That's the world in which the radio broadcasting industry has trained its programmers and promotion directors to compete. But where's the strategic marketing and the long term brand-building? How can radio stations not just fight the fight in the hometown battles for ratings and revenue, while also seeing the bigger picture of a more complex competitive matrix?
We talked about the necessity of shifting to a brand-focused future more than four years ago in a post called “Who's Your Digital Daddy?”
At that time, we suggested that a radio station that's a collection of songs and contests doesn't have the staying power in the whatever/wherever digital environment of today where commercial-free playlist services are abundant. To that end, Palmer believes that as EMF flips the station to its networked K-LOVE format, there's not much of a PLJ brand left anyway.
And he poses the existential question:
“What business was PLJ in?”
I would strongly encourage you to read his post, and ask yourself the same question about your station. Palmer believes that part of PLJ's downfall was becoming so tied to its delivery system – a tower and transmitter – that it lost sight of its ability to build a robust, multi-platform entertainment brand.
When Jacobs Media delivers its Techsurveys each year and implores you to create content and provide value on a multitude of media channels, it's precisely because of what Palmer is talking about.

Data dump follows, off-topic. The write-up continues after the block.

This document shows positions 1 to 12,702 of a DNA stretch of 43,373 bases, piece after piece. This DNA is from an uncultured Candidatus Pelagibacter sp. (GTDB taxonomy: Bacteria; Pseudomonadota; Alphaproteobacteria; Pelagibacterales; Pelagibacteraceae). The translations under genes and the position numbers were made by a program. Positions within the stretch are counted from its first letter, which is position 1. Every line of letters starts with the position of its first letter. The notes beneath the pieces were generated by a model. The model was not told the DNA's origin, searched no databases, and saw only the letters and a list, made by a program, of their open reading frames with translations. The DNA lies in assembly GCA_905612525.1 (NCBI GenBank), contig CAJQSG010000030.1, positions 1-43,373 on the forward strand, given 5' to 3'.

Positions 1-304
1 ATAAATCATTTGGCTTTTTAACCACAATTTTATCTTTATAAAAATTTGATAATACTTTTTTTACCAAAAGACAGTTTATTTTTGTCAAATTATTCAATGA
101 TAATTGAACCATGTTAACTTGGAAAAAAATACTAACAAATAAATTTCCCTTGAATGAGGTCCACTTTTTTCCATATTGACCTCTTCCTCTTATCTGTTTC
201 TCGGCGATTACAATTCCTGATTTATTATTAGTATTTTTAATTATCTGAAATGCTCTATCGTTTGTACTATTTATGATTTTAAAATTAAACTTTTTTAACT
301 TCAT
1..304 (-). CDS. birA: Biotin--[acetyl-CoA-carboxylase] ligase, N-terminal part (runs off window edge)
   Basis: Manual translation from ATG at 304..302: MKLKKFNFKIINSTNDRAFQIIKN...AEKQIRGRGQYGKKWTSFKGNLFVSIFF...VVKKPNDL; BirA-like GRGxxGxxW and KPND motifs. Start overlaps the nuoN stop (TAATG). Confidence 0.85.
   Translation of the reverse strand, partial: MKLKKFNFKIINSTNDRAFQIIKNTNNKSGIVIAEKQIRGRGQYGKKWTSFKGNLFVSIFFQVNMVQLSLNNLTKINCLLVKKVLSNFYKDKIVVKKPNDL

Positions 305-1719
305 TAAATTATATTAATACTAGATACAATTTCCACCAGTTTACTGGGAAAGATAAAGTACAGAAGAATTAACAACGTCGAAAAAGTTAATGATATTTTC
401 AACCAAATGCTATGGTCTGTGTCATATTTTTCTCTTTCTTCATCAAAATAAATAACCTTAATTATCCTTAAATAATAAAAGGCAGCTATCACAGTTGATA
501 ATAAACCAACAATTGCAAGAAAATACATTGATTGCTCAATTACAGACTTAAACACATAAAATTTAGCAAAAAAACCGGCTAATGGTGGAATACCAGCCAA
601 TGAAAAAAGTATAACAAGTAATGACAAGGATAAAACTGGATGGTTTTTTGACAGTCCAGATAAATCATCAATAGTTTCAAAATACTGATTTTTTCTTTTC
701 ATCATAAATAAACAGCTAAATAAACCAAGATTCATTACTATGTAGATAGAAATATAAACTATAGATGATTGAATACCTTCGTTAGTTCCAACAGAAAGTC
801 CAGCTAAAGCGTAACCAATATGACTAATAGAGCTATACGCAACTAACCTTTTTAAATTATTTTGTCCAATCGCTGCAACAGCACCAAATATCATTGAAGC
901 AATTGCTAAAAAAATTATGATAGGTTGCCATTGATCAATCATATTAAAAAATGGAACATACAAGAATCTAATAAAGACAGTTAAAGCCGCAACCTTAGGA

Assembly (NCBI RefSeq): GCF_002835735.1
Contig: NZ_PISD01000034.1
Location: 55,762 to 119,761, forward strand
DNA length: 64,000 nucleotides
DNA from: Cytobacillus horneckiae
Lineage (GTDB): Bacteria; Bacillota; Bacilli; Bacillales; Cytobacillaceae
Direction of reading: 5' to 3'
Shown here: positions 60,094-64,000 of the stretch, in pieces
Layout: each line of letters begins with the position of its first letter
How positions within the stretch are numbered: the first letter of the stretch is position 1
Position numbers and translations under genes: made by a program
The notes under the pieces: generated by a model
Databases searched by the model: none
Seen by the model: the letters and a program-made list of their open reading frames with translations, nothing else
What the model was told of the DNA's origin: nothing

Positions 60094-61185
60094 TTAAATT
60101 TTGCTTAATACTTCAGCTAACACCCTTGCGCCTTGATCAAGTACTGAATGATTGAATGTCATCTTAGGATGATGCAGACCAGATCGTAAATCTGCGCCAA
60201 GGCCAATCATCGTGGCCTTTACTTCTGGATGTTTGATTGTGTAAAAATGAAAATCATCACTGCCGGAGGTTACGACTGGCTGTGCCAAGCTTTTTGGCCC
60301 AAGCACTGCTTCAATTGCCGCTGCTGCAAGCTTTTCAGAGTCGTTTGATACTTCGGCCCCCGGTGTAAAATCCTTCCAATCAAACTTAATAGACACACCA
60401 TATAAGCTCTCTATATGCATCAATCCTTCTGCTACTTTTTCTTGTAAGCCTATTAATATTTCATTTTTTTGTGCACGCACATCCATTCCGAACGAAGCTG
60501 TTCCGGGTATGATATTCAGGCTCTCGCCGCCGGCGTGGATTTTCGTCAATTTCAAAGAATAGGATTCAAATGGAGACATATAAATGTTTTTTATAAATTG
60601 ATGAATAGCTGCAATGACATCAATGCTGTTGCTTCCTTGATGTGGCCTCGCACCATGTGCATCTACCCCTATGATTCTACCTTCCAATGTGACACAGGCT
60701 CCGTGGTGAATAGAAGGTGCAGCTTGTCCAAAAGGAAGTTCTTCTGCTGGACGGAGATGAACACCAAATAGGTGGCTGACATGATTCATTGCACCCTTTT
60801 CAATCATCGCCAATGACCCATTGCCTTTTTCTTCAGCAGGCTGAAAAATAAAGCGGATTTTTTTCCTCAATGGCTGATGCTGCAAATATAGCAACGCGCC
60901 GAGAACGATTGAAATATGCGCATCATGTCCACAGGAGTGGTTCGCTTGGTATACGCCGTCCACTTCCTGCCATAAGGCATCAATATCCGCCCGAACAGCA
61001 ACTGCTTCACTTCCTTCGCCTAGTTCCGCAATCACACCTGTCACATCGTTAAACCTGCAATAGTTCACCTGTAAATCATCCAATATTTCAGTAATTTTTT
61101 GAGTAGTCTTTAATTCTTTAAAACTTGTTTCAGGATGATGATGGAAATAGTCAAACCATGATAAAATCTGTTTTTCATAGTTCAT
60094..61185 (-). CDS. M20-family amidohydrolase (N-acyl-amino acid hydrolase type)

And it's why so many stations that meet PLJ's fate end up launching a streaming and/or HD2 channel only to watch it fail to gain traction, and ultimately fade into oblivion.
The question shouldn't be, “But how can we monetize these digital channels?”
Instead, it should be “How can we strategically use these distribution channels to build a multi-media brand that consumers can connect with, participate in, and embrace?”
That's clearly a gnarlier and more complicated issue, more of a Rubik's cube than a game of radio Tic-Tac-Toe.
For too long, radio broadcasters have been taking the easy way out, propping up stations with contests rather than content.
You can see where that got PLJ. Rather than hoping your station doesn't end up out of business and forgotten, Palmer's blog is a cautionary tale that should stimulate a whole new conversation at your next strategic/research meeting.
At the end of the day – literally – Palmer suggests “the best (PLJ) can hope for as it rides off into the sunset is to sell a few commemorative T-shirts.”
Our condolences on this sad New York radio day to the hard working men and women that have spent parts of their careers at WPLJ, as well as the millions and millions who listened to the station over the years.
But a lasting brand? Hardly.
What business is your station in?
Thanks to Steve Goldstein for sending me Shelly's blog post. – FJ
Jacobs Media has consistently walked the walk in the digital space, providing insights and guidance through its well-read national Techsurveys.
In 2008, jacapps was launched - a mobile apps company that has designed and built more than 1,200 apps for both the Apple and Android platforms. In 2013, the DASH Conference was created - a mashup of radio and automotive, designed to foster better understanding of the "connected car" and its impact.
Along with providing the creative and intellectual direction for the company, Fred consults many of Jacobs Media's commercial and public radio clients, in addition to media brands looking to thrive in the rapidly changing tech environment.
Fred was inducted into the National Radio Hall of Fame in 2018.